“GREAT heavens! What a woman!” cried the captain, and stamped with fury. “Not without reason have I been trembling and in fear of her from the first time I saw her! It must have been a warning of fate that I stopped playing Ecarté with her. It was also a bad omen that I passed so many sleepless nights. Was there ever mortal in a worse perplexity than I am? How can I leave her alone without a protector, loving her, as I do, more than my own life? And, on the other hand, how can I marry her, after all my declaimings against marriage?” Then, turning to Augustias — “What would they say of me in the club? What would people say of me, if they met me in the street with 258 a woman on my arm, or if they found me at home, just about to feed a child in swaddling-clothes? I — to have children? To worry about them? To live in eternal fear that they might fall sick or die? Augustias, believe me, as true as there is a God above us, I am absolutely unfit for it! I should behave in such a way that after a short while you would call upon Heaven either to be divorced or to become a widow. Listen to my advice: do not marry me, even if I ask you.”
“What a strange creature you are,” said the young woman, without allowing herself to be at all discomposed, and sitting very erect in her chair. “All that you are only telling to yourself! From what do you conclude that I wish to be married to you; that I would accept your offer, and that I should not prefer living by myself, even if I had to work day and night, as so many girls do who are orphans?”
“How do I come to that conclusion?” answered the captain with the greatest candor. “Because it cannot be otherwise. Because we love each other. Because we are drawn to each other. Because a man such as I, and a woman such as you, cannot live in any other way! Do you suppose I do not understand that? Don’t you suppose I have reflected on it before now? Do you think I am indifferent to your good name and reputation? I have spoken plainly in order to speak, in order to fly from my own conviction, in order to examine whether I can escape from this terrible dilemma which is robbing me of my sleep, and whether I can possibly find an expedient so that I need not marry you — to do which I shall finally be compelled, if you stand by your resolve to make your way alone!”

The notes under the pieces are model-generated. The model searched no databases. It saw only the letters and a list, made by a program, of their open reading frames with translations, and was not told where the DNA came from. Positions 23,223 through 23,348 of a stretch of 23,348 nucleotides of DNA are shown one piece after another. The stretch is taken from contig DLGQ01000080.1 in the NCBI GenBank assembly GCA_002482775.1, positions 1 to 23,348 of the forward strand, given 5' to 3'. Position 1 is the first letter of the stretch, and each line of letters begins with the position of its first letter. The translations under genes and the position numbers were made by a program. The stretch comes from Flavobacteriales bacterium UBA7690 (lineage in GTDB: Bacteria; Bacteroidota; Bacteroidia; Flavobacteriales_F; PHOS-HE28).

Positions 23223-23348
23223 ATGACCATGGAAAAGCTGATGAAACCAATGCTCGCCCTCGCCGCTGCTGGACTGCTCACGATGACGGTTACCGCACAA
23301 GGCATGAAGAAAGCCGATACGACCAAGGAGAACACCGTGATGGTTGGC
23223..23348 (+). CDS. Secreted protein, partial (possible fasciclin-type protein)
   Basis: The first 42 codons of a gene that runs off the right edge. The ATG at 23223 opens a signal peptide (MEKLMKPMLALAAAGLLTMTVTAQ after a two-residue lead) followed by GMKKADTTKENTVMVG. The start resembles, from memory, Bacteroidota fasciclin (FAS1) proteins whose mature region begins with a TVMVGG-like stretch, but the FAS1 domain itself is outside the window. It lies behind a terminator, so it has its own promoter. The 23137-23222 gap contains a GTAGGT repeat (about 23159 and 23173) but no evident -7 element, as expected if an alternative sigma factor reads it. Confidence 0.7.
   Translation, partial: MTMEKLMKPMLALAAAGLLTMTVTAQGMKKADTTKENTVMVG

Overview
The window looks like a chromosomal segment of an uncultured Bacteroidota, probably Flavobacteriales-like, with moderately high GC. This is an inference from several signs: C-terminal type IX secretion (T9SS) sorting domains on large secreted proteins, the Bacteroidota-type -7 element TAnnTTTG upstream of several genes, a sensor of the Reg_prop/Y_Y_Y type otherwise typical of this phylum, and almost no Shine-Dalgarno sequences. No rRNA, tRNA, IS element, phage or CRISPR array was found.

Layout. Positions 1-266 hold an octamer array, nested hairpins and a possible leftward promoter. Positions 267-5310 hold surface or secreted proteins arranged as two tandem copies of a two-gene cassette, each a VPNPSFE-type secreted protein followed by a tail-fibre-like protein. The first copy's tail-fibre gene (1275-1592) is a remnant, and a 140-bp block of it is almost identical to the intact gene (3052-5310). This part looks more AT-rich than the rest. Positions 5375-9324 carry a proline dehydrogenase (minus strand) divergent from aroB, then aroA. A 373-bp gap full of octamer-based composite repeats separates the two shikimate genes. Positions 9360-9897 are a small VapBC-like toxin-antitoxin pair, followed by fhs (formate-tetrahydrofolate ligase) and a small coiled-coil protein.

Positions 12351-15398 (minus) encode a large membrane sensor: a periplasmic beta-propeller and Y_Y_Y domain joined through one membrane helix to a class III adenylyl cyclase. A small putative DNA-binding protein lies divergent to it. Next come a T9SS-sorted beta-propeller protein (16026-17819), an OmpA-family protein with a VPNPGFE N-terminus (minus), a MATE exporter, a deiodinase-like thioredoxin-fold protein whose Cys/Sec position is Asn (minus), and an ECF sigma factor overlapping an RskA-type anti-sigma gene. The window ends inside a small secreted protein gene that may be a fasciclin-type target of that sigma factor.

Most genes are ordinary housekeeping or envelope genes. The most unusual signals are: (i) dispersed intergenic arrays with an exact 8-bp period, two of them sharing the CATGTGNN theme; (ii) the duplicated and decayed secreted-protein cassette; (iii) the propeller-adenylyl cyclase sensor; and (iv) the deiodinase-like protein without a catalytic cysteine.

“Alone! Alone!” repeated Augustias roguishly. “And why not with a worthier companion? Who tells you that 259 I shall not some day meet a man whom I like, and who is not afraid to marry me?”
“Augustias! let us skip that!” growled the captain, his face turning scarlet.
“And why should we not talk about it?”
“Let us pass over that, and let me say, at the same time, that I will murder the man who dares to ask for your hand. But it is madness on my part to be angry without any reason. I am not so dull as not to see how we two stand. Shall I tell you? We love each other. Do not tell me I am mistaken! That would be lying. And here is the proof: if you did not love me, I, too, should not love you! Let us try to meet one another half-way. I ask for delay of ten years. When I shall have completed my half century, and when, a feeble old man, I shall have become familiar with the idea of slavery, then we will marry without any one knowing about it. We will leave Madrid, and go to the country, where we shall have no spectators, where there will be nobody to make fun of me. But until this happens, please take half of my income secretly, and without any human soul ever knowing anything about it. You continue to live here, and I remain in my house. We will see each other, but only in the presence of witnesses — for instance, in society. We will write to each other every day. So as not to endanger your good name, I will never pass through this street, and on Memorial Day only we will go to the cemetery together with Rosa.